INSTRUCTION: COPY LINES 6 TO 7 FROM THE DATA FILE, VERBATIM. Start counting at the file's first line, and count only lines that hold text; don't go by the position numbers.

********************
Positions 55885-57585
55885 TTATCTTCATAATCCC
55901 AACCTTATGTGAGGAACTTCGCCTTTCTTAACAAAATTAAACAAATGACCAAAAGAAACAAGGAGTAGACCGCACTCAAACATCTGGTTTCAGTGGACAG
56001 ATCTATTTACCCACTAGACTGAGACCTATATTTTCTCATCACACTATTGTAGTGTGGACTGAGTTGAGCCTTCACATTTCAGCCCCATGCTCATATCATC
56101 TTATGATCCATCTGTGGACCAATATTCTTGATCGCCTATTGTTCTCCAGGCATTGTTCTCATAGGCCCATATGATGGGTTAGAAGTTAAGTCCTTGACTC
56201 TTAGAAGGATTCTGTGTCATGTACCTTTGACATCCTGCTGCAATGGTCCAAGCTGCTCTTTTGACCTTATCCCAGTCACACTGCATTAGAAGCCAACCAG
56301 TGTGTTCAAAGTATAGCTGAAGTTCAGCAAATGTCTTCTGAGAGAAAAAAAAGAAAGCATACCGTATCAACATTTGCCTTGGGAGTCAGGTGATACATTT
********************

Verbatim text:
56201 TTAGAAGGATTCTGTGTCATGTACCTTTGACATCCTGCTGCAATGGTCCAAGCTGCTCTTTTGACCTTATCCCAGTCACACTGCATTAGAAGCCAACCAG
56301 TGTGTTCAAAGTATAGCTGAAGTTCAGCAAATGTCTTCTGAGAGAAAAAAAAGAAAGCATACCGTATCAACATTTGCCTTGGGAGTCAGGTGATACATTT